Consequently, I made the decision that 'the book' would only appear if I wrote it, and so I began, aiming for an intermediate audience as I wanted to cover all British and Irish species, and many require dissection under a low-power microscope - not something for beginners maybe... I won't go into too much detail other than to say it was difficult - really, really difficult. The initial draft wasn't too bad to write, but - as expected - had many errors and omissions which were discovered during testing. However, many testers provided excellent tips and suggested changes - some extensive - which greatly improved the final version. The difficulty came where species were not covered reliably by existing literature, and this happened a lot while trying to write keys for the notoriously tricky flea beetle genera such as Longitarsus. I was aided in many cases by the excellent images (including genitalia) on the European Chrysomelidae website, but in the end there is no substitute for going to a museum or other institution, and consulting specimens in their reference collections such as those held in Winchester (Hampshire County Council), Oxford (Oxford Uni Museum of Natural History) and at the BENHS HQ near Reading. This is what sampling and collecting is for - it ain't decoration or 'train-spotting'!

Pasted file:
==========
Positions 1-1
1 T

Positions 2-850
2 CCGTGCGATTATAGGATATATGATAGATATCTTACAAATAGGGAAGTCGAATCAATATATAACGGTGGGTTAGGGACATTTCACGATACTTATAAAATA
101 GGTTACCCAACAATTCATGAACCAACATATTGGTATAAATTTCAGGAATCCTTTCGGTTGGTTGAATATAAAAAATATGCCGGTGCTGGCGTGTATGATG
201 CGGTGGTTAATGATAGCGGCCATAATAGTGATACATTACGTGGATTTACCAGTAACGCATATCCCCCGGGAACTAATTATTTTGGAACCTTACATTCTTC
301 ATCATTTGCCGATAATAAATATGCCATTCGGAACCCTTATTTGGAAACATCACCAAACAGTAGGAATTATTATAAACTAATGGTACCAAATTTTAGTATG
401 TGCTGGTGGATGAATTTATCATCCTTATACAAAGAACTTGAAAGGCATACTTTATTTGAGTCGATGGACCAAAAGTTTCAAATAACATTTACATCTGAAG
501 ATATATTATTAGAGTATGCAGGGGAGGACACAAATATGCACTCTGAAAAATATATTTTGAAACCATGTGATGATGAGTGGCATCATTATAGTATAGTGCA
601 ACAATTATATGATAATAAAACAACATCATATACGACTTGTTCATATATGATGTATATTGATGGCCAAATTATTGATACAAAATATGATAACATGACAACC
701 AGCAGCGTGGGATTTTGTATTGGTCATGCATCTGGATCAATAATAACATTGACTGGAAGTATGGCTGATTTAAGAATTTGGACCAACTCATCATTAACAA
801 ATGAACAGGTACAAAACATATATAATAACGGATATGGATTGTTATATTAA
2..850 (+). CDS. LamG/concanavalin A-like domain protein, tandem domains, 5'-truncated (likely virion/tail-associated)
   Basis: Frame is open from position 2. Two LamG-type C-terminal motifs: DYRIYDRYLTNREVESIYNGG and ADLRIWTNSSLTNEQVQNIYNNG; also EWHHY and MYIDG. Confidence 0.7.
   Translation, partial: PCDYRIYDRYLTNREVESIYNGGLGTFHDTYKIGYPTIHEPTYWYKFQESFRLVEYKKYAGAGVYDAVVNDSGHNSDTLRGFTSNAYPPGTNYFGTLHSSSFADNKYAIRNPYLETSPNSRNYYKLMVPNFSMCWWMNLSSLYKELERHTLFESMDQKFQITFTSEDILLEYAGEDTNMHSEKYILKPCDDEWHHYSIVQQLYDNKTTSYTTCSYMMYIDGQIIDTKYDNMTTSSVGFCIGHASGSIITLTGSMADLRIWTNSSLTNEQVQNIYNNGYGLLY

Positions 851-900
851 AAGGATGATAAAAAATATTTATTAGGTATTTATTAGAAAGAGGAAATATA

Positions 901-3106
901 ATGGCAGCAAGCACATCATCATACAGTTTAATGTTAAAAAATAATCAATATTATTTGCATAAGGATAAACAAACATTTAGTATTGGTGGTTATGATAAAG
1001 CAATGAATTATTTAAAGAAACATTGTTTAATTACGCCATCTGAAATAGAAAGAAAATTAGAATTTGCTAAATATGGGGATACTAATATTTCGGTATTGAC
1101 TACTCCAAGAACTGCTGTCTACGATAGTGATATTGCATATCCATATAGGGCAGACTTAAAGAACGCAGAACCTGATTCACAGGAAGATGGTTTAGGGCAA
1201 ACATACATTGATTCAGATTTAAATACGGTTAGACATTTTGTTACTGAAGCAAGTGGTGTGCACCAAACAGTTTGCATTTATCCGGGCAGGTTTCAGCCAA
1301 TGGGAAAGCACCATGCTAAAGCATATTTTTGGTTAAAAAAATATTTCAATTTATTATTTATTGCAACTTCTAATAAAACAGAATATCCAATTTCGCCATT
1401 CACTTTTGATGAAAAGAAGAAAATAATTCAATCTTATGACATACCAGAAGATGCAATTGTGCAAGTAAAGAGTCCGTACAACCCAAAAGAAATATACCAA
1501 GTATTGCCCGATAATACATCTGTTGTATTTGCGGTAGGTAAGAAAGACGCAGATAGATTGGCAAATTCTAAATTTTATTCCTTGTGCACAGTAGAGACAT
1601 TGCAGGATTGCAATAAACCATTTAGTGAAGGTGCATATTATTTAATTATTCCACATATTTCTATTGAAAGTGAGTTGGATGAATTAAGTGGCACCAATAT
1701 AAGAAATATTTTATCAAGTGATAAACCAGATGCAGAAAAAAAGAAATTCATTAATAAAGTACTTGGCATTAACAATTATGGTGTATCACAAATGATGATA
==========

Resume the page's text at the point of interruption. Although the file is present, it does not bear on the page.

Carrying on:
A tray of beetles from the Oxford Uni MNH collections
So, after editing, re-editing, adding a few species that had been newly found in Britain, and making changes following taxonomic updates, the final version - complete with cover photo - went off to the publisher and then the printer. I was expecting it to be ready in mid to late November, but - much excitement - a courier delivered a box of my author's copies this morning - whoop! I think they are great (obviously) and a bargain at only £8.50 - available here - enjoy! All the many many hours of beetle-scrutiny was worth it - now, I seem to remember there's no general textbook covering this family...

Woo hoo! A box of brand new copies of my key to British and Irish leaf beetles.


Cox, M.L. (2007). Atlas of the Seed and Leaf Beetles of Britain and Ireland. Pisces, Newbury.

Hodge, P.J. & Jones, R.A. (1995). New British Beetles: Species not in Joy's Practical Handbook. BENHS, Reading.

Joy, N.H. (1932). A Practical Handbook of British Beetles (2 vols., 1976 reprint). Classey, Faringdon.

Reid, C.A.M. (1995). A cladistic analysis of subfamilial relationships in the Chrysomelidae sensu lato (Chrysomeloidea). In: J. Pakaluk & S.A. Ślipiński (eds.) Biology, Phylogeny, and Classification of Coleoptera: Papers Celebrating the 80th Birthday of Roy A. Crowson. Muzeum i Instytut Zoologii PAN, Warsaw, pp. 559-631.